If you’re a member of the C-Suite, there is no getting around the fact that you have to know your business from front to back. If you are the senior HR professional in the C-Suite, your knowledge of the business should be equal to that of the CEO and the other members of the executive team. Ideally, knowing the business from front to back is something you would have accomplished on the way to the C-Suite. Gaining this vital knowledge requires study and effort. But once it has been done, it places the senior HR professional in a position to operate much more effectively as an executive with responsibility for governing the entire business, not just heading HR.
Lance Wright

chapter 5. Helping the Executive Team with Its 4 Rs—Recruit, Reward, Retain, and Retire Talent

A basic message of this book is that HR professionals need to learn more about business, and get better at it, and business executives need to learn more about HR and get better at managing people. The senior HR professional in the C-Suite is the one who must play a pivotal role in assisting the CEO and other members of the executive team adopt a mindset in which human resource management is thought of as a critical business process. The influencing and facilitation skills needed by the senior HR executive to operate effectively in the C-Suite are put to best use by helping the CEO and the senior executive team embrace the concept that, as stewards of the enterprise, one of their core responsibilities is to actively participate in the human resource management business process and not “contract it out” to the HR department.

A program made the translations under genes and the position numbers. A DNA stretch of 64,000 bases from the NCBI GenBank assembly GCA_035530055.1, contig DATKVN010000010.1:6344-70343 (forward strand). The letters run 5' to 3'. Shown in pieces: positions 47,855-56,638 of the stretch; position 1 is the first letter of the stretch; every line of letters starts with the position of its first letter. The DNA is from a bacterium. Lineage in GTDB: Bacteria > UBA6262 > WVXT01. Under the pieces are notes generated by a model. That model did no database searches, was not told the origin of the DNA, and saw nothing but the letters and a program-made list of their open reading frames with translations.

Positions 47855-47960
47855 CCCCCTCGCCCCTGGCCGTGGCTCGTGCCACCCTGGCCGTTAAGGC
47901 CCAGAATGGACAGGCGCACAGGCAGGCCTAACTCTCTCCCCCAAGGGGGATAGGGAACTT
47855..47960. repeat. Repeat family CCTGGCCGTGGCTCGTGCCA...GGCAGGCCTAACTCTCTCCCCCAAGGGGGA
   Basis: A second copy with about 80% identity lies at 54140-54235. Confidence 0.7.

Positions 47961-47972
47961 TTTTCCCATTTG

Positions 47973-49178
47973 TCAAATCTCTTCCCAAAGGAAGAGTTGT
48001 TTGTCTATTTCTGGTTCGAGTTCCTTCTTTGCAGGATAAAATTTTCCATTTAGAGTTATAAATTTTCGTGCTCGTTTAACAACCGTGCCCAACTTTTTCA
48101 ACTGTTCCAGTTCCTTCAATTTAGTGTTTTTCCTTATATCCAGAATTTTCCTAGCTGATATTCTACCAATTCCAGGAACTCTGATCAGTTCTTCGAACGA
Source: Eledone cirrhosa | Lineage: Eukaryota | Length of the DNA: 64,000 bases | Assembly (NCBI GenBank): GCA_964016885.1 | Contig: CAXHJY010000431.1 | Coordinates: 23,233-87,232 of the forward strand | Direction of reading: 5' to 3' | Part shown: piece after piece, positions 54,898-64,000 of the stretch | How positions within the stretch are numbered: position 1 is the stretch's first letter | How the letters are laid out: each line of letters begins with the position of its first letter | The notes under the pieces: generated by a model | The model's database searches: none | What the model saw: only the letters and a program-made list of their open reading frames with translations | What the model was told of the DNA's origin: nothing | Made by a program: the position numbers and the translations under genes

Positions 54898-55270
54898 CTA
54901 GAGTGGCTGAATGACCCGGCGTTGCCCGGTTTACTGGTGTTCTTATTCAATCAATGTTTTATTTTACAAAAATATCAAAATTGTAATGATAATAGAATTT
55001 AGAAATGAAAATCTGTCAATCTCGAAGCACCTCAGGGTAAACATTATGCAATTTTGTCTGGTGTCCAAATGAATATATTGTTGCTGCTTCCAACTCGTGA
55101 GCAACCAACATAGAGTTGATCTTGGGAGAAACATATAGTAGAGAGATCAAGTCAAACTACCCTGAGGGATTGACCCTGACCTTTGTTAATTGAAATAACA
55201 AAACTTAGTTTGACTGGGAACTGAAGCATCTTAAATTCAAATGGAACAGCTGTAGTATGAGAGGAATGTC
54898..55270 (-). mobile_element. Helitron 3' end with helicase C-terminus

Lance Wright

chapter 6. Succession Planning—How to Be an Honest Talent Broker

One of the most important contributions a senior HR professional can make in the C-Suite is help ensure that discussions and decisions about who will move ahead in an organization are frank, open, and honest. This is particularly important when the position is at the senior level of the organization, including the executive team. While it is important that the right people are in the right jobs at all levels of an organization, the person who goes into a senior level job can often impact the strategic direction, operation, and success of the entire enterprise.
Lance Wright

chapter 7. Coaching the CEO and the Executive Team

The problem that confronts every organization is that no one is perfect—no one. This includes CEOs, top executives, and, yes, senior HR professionals. As result, there are occasions when the behavior or the performance of a member of the C-Suite may not be optimal or effective. In these instances, the executive in question is likely to benefit from the advice, counsel, and suggestions an objective but interested observer may give. This process is often known as “coaching.” The ultimate goal of any coaching effort is to improve the effectiveness of the other person in their current or future roles, especially if the role involves leadership of an organization. In my experience, effective coaching is a business skill that can be employed to enhance an executive’s s performance and assist other employees in the organization at all levels.